5.3.13             Decap walls
5.3.14             Other 0V/Power plane pair techniques to reduce emissions
5.3.15             The buried capacitance technique

5.4 Field solvers for power bus impedance simulations

Chapter 6   Transmission lines (and any traces carrying high-speed signals or noises)

6.1 Matched transmission lines on PCBs

6.1.1               Introduction
6.1.2               Propagation velocity, V and characteristic impedance, Z0
6.1.3               The effects of impedance discontinuities
6.1.4               The effects of keeping Z0 constant
6.1.5               Time Domain Reflectometry (TDR)
6.1.6               When to use matched transmission lines
6.1.7               Increasing importance of matched transmission lines for modern products
6.1.8               It is the real rise/fall times that matter
6.1.9               Noises and immunity should also be taken into account
6.1.10             Calculating the waveforms at each end of a trace
6.1.11             Examples of two common types of transmission lines
6.1.12             Coplanar transmission lines
6.1.13             The effects of capacitive loading
6.1.14             The need for PCB test traces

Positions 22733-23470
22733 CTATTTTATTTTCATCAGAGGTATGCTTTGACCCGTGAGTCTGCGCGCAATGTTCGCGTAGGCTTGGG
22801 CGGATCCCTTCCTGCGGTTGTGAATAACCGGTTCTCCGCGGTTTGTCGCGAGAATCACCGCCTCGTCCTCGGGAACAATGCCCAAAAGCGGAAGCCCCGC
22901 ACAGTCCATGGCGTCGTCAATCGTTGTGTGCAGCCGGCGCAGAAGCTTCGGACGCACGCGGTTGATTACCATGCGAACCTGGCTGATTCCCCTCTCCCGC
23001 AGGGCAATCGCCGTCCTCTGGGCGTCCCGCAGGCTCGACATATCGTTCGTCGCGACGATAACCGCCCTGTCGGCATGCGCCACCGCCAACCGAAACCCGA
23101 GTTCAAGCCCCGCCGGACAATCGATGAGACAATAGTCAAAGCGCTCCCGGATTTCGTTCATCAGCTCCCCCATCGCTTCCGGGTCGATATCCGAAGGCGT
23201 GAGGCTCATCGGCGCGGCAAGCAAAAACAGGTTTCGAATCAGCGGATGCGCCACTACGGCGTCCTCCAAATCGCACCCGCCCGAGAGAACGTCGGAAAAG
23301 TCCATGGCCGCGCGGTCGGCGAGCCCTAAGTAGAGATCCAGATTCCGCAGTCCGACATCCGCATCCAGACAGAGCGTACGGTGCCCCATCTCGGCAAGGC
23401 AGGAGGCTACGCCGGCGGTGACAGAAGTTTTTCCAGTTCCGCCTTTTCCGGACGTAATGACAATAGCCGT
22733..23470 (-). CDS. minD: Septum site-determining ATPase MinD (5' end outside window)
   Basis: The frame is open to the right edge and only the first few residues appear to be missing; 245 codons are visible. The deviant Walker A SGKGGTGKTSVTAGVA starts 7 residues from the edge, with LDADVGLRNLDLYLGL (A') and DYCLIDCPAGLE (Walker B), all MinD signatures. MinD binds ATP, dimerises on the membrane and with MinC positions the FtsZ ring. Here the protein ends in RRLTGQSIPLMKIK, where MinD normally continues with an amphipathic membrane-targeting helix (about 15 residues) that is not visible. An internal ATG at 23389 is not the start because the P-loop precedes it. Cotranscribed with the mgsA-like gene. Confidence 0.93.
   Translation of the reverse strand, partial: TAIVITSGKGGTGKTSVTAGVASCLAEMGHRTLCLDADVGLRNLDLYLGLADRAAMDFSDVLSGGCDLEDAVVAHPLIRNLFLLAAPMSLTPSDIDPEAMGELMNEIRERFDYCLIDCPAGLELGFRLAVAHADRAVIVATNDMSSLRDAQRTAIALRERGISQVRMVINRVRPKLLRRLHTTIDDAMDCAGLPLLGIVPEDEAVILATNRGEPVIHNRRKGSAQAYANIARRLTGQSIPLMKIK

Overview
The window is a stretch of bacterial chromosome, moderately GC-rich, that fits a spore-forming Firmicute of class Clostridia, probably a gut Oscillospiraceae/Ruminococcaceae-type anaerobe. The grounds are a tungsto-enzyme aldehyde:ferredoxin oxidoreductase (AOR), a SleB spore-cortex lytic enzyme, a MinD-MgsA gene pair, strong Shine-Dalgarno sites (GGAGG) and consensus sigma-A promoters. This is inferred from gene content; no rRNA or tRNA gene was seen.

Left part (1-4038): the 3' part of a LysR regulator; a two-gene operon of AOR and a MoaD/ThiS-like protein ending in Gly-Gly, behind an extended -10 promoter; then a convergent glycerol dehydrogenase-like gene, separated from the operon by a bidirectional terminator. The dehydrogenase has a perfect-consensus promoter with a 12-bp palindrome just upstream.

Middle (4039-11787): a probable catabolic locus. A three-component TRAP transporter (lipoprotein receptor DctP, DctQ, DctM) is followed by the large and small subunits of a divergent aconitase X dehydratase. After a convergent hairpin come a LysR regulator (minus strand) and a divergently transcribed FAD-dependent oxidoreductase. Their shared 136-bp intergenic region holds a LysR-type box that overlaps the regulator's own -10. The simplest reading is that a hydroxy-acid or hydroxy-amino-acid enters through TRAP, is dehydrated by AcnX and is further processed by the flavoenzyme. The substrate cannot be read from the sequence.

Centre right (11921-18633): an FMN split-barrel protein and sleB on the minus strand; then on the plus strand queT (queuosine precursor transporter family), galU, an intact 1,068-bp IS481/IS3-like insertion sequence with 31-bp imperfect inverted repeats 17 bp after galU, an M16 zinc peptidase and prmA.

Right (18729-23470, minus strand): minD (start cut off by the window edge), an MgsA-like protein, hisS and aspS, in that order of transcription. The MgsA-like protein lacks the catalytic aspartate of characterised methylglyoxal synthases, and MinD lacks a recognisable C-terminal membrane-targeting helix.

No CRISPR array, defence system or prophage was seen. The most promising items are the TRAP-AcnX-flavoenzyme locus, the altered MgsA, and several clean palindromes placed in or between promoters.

6.1.15             The relationship between rise/fall-time and frequency

6.2 Terminating transmission lines

6.2.1               A range of termination methods
6.2.2               Difficulties with drivers
6.2.3               Compromises in line matching
6.2.4              ICs with ‘smart’ terminators
6.2.5               Bi-directional terminations
6.2.6               Non-linear termination techniques
6.2.7               ‘Equalising’ terminations
6.2.8               Location of terminations at the ends of transmission-lines

6.3 Transmission line routing constraints

6.3.1               General routing guidelines
6.3.2               A transmission line exiting a product via a cable
6.3.3               Interconnections between PCBs inside a product
6.3.4               Changing plane layers within one PCB
6.3.5               Crossing plane breaks or gaps within one PCB
6.3.6               Avoid sharp corners in traces
6.3.7               Linking return current planes with vias or decaps
6.3.8               Effects of via stubs
6.3.9               Effects of routing around via fields
6.3.10             Other effects of the PCB stack-up and routing
6.3.11             Some issues with microstrip

6.4 Differential matched transmission lines

6.4.1               Introduction to differential signalling
6.4.2               CM and DM characteristic impedances in differential lines
6.4.3               Exiting PCBs, or crossing plane splits with differential lines
6.4.4               Controlling imbalance in differential signalling
6.4.5               Routing asymmetry

6.5 Choosing a dielectric

6.5.1               Effects of woven substrates (like FR4 and G-10)
6.5.2               Other types of PCB dielectrics

6.6 Matched-impedance connectors

6.7 Shielded PCB transmission lines

6.7.1               ‘Channelised’ striplines
6.7.2               Creating fully shielded transmission lines inside a PCB

6.8 Miscellaneous related issues